J Korean Soc Radiol.  2022 May;83(3):538-558. 10.3348/jksr.2022.0049.

An Enlarged Perivascular Space: Clinical Relevance and the Role of Imaging in Aging and Neurologic Disorders

  • 1Department of Radiology, Chung-Ang University Hospital, Chung-Ang University College of Medicine, Seoul, Korea
  • 2Department of Radiology, Konkuk University Medical Center, Konkuk University School of Medicine, Seoul, Korea


The perivascular space (PVS) of the brain, also known as Virchow-Robin space, consists of cerebrospinal fluid and connective tissues bordered by astrocyte endfeet. The PVS, in a word, is the route over the arterioles, capillaries, and venules where the substances can move. Although the PVS was identified and described first in the literature approximately over 150 years ago, its importance has been highlighted recently after the function of the waste clearing system of the interstitial fluid and wastes was revealed. The PVS is known to be a microscopic structure detected using T2-weighted brain MRI as dot-like hyperintensity lesions when enlarged. Although until recently regarded as normal with no clinical consequence and ignored in many circumstances, several studies have argued the association of an enlarged PVS with neurodegenerative or other diseases. Many questions and unknown facts about this structure still exist; we can only assume that the normal PVS functions are crucial in keeping the brain healthy. In this review, we covered the history, anatomy, pathophysiology, and MRI findings of the PVS; finally, we briefly touched upon the recent trials to better visualize the PVS by providing a glimpse of the brain fluid dynamics and clinical importance of the PVS.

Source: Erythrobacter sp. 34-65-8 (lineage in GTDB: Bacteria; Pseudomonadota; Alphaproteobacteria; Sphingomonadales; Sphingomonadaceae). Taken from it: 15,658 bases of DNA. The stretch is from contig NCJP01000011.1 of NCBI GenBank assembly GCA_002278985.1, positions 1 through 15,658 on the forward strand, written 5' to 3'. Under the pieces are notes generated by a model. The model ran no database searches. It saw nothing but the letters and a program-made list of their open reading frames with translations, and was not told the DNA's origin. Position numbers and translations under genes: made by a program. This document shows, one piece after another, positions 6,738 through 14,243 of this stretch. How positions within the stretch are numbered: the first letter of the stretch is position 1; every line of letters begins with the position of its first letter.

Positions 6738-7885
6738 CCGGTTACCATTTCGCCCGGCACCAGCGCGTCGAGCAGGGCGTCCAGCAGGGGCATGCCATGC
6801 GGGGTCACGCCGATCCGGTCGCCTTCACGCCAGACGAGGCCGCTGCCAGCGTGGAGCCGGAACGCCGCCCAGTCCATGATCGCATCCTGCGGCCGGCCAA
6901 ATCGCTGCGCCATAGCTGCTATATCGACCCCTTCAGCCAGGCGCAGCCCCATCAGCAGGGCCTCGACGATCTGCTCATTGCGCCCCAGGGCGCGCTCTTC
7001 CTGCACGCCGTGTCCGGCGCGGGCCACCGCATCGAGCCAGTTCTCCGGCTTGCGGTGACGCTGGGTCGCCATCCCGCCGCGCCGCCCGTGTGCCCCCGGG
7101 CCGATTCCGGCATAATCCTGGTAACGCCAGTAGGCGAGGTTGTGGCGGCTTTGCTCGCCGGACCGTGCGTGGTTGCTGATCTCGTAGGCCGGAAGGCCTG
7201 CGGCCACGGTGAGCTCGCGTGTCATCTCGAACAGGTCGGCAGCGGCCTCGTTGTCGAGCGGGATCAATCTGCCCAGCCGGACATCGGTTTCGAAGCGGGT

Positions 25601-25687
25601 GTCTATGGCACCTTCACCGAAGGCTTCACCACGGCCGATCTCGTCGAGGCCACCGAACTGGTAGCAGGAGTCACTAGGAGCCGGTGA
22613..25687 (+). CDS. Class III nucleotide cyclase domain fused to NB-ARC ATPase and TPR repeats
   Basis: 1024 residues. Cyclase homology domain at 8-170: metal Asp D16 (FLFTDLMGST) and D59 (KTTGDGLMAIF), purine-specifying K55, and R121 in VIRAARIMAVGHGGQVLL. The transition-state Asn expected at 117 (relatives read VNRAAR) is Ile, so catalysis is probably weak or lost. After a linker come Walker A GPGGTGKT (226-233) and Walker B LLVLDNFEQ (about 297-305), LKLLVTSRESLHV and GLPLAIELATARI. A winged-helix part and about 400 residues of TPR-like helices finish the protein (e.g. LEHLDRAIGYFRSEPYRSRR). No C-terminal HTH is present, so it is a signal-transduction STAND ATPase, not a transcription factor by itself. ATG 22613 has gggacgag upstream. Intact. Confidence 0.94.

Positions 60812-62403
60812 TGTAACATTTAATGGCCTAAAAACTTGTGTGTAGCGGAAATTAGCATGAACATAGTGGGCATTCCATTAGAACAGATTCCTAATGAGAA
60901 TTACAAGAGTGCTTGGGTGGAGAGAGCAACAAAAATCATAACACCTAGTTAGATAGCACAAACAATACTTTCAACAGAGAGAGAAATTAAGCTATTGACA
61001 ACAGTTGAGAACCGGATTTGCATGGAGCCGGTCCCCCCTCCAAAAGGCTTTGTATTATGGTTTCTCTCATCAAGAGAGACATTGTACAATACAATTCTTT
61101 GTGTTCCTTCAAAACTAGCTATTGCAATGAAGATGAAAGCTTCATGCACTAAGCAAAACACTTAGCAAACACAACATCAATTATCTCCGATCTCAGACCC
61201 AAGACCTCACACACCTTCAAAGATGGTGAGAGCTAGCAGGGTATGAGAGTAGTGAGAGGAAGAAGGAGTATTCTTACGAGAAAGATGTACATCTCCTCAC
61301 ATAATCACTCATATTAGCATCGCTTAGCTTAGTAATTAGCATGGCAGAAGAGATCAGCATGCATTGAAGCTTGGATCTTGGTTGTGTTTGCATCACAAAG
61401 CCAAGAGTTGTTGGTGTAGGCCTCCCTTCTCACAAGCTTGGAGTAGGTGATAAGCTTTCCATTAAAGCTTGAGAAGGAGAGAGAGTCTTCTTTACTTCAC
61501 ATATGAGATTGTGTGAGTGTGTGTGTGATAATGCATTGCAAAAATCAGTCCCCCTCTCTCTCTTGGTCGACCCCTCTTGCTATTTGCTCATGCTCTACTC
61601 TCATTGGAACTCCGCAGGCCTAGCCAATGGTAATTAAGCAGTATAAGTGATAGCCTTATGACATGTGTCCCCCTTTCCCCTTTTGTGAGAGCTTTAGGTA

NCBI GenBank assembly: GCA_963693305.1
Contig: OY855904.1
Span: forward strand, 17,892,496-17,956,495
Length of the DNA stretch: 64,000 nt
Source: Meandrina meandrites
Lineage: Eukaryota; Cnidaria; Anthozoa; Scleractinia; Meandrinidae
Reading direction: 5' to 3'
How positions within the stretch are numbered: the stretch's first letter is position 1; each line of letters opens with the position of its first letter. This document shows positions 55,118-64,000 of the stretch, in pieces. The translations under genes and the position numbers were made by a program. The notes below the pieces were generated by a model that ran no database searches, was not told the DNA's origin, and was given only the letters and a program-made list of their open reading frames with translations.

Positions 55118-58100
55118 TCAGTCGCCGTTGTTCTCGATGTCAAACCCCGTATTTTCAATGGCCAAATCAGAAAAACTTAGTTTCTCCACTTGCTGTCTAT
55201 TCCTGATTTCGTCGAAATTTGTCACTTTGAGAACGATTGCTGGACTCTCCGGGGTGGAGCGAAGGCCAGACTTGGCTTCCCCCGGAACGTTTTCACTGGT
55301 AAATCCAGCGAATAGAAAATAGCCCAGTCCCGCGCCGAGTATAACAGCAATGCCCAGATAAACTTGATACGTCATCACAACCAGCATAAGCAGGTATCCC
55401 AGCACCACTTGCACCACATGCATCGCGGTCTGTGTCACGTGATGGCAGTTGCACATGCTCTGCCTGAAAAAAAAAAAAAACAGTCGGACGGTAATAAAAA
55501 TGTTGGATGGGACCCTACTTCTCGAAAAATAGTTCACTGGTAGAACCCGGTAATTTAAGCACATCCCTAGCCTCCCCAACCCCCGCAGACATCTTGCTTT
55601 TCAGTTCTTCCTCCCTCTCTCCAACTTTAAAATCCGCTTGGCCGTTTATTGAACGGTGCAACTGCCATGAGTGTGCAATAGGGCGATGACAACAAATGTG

Magnetic Resonance Imaging; Brain Perivascular Space; Glymphatic System; Cognitive Aging; Neurodegenerative Diseases
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